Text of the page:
Supplements glucosamine and chondroitin have been used as a treatment for arthritis for many years, but do they work? Glucosamine and chondroitin may indeed help with moderate to severe pain, U.S. researchers report at the American College of Rheumatology annual meeting in San Diego. Preliminary findings from their study indicated that the supplements "seem to be safe," and in a European study, glucosamine may actually work better than the painkilling ingredient in Tylenol.
Some evidence has also suggested that glucosamine, a natural substance found in bone, helps the body repair itself. Another natural substance, called chondroitin sulfate, has also been considered a possible arthritis reliever.
Over-the-counter and prescription painkillers can help relieve the pain of arthritis, but they don't always make it go away completely.
The study indicated that a combination of glucosamine and chondroitin might help patients with moderate or severe osteoarthritis. Those patients made up about 20 percent of participants in the study; the other 80 percent had milder forms of the disease.
In response to the research, the Arthritis Foundation says in a statement that it "believes that, based on the findings from this study and the supplements' safety and cost-effectiveness, the combination of glucosamine and chondroitin should be considered by patients and physicians as part of an overall treatment plan for painful knee OA. Further research is needed to determine exactly how glucosamine and chondroitin work, as well as the possible effectiveness of these supplements on limiting the progression of cartilage damage."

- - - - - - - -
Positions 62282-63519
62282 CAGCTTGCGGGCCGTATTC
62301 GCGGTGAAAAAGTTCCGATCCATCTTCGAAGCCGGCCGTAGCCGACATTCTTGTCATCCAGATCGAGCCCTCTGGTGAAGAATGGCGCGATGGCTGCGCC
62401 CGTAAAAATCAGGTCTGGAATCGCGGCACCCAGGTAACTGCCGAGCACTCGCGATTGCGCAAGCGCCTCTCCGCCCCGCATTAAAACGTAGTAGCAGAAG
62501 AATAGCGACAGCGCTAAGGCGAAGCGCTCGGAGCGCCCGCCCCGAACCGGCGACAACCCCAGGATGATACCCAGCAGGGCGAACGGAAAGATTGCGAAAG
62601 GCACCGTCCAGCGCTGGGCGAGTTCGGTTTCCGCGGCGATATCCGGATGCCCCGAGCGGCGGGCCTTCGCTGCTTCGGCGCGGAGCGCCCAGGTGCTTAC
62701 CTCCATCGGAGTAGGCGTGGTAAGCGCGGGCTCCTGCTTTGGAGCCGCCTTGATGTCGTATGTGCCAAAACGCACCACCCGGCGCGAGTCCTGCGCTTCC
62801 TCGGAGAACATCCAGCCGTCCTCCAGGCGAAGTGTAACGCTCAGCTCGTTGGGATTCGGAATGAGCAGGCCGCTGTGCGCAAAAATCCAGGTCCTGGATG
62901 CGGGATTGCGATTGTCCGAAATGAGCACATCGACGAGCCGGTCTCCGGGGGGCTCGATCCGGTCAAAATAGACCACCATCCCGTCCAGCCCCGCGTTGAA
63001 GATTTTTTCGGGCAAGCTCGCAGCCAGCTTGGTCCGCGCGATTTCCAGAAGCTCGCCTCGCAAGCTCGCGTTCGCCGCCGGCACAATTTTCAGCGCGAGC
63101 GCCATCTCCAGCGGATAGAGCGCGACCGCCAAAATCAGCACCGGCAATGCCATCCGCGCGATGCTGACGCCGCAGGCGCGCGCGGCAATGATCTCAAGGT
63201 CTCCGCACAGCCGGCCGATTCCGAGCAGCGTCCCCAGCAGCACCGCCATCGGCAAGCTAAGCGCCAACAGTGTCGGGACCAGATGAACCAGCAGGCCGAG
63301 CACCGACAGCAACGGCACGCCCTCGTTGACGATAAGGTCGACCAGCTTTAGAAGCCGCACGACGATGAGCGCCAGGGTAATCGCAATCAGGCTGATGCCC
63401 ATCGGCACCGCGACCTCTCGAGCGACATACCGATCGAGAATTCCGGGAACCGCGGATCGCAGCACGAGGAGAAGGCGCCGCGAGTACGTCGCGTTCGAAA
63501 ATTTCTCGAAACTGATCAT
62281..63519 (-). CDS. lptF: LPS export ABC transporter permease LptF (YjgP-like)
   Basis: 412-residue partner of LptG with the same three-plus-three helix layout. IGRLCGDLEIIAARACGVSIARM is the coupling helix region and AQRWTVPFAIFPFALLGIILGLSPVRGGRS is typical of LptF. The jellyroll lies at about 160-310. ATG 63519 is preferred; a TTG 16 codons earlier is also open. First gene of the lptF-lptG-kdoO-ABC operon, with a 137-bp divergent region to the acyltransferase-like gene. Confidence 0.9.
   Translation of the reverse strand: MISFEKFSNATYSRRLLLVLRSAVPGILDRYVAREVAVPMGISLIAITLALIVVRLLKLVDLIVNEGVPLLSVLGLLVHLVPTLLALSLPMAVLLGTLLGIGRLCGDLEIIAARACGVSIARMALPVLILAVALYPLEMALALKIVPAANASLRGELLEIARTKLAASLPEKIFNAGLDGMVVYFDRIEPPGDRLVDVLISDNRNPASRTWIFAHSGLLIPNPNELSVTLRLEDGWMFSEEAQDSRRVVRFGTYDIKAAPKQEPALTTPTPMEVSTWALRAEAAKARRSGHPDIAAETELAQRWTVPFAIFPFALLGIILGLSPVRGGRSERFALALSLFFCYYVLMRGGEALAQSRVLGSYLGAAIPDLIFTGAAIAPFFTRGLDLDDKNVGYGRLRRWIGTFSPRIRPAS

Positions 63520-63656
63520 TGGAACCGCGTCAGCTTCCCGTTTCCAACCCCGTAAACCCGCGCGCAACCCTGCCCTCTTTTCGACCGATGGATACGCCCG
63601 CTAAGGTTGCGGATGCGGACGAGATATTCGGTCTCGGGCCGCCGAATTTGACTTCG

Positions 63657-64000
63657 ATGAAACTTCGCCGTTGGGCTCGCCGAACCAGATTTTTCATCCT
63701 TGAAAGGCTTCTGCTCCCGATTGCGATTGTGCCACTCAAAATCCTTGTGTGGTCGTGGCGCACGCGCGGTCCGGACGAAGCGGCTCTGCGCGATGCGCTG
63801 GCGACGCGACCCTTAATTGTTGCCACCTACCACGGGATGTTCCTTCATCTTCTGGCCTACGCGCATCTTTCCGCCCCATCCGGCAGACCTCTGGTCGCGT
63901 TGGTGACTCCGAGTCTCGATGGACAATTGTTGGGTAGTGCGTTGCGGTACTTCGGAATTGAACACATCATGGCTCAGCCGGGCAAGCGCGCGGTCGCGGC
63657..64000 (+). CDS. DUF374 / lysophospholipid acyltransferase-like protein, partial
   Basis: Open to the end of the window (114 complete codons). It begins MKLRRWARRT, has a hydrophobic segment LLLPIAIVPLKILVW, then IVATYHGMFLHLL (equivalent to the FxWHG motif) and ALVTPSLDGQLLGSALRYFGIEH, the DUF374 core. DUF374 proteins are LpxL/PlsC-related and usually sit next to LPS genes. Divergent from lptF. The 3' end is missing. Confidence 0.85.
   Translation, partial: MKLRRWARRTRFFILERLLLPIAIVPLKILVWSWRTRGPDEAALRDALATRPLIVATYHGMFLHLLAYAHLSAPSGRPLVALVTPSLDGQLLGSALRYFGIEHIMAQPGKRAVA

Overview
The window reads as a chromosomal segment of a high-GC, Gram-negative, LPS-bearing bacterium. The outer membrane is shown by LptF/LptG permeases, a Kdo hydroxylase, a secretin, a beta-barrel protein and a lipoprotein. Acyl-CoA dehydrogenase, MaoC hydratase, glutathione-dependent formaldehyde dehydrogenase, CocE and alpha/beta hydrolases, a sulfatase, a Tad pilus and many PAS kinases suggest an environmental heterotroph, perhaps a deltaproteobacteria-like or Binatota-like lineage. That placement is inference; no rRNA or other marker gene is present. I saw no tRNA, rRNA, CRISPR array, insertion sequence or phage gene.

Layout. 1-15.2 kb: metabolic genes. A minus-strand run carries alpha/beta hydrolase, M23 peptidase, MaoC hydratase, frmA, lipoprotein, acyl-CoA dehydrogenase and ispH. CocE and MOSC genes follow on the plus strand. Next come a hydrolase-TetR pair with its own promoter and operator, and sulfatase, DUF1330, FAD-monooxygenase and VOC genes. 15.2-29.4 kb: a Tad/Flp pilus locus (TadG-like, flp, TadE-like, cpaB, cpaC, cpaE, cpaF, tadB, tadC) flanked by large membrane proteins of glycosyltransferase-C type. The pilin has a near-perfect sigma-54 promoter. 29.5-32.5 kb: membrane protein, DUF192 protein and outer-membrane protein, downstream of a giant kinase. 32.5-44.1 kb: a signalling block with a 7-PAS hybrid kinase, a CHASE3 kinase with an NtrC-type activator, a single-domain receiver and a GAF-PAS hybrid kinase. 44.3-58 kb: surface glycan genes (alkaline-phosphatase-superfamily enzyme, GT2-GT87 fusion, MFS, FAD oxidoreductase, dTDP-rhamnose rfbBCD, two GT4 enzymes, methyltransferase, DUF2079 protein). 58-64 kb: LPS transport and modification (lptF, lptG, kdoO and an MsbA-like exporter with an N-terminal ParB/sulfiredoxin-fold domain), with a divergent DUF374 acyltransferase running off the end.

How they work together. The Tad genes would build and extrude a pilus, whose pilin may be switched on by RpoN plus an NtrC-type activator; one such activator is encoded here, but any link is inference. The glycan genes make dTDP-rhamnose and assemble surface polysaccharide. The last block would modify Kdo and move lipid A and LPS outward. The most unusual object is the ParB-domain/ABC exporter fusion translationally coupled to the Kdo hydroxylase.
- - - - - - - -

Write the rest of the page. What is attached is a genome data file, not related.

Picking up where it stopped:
In the second study, also to be released at the American College of Rheumatology conference, European researchers were to report that glucosamine did a better job of treating pain from knee arthritis than acetaminophen. The study looked at 318 patients, mostly women, who took the supplement, acetaminophen or a placebo.
Researchers report they've uncovered an apparent link between the mineral selenium and arthritis in patients because selenium deficiency has been connected to arthritis. They estimated the levels of the mineral from 940 residents of Johnson County, a semi-rural region of North Carolina. They found "The lower the selenium level, the more likely you were to have more severe arthritis. And you were more likely to have it in both knees instead of one," says Dr. Joanne M. Jordan, associate professor of medicine and orthopedics at the University of North Carolina.
Biotrex combines these essential ingredients in its Senior+ Arthritis formula. "We use Glucosamine HCL, the chondroitin comes from Sea Cucumber and of course we include Selenium. We don't stop there, Senior+ has 23 other ingredients (26 in all) which are carefully blended to help our customers feel better. It's a very powerful blend." says Mr. Richards, president of Biotrex Vitamins. "Consumers write in and tell us how happy they are after using our product which of course makes us feel good too. We love the positive feedback!"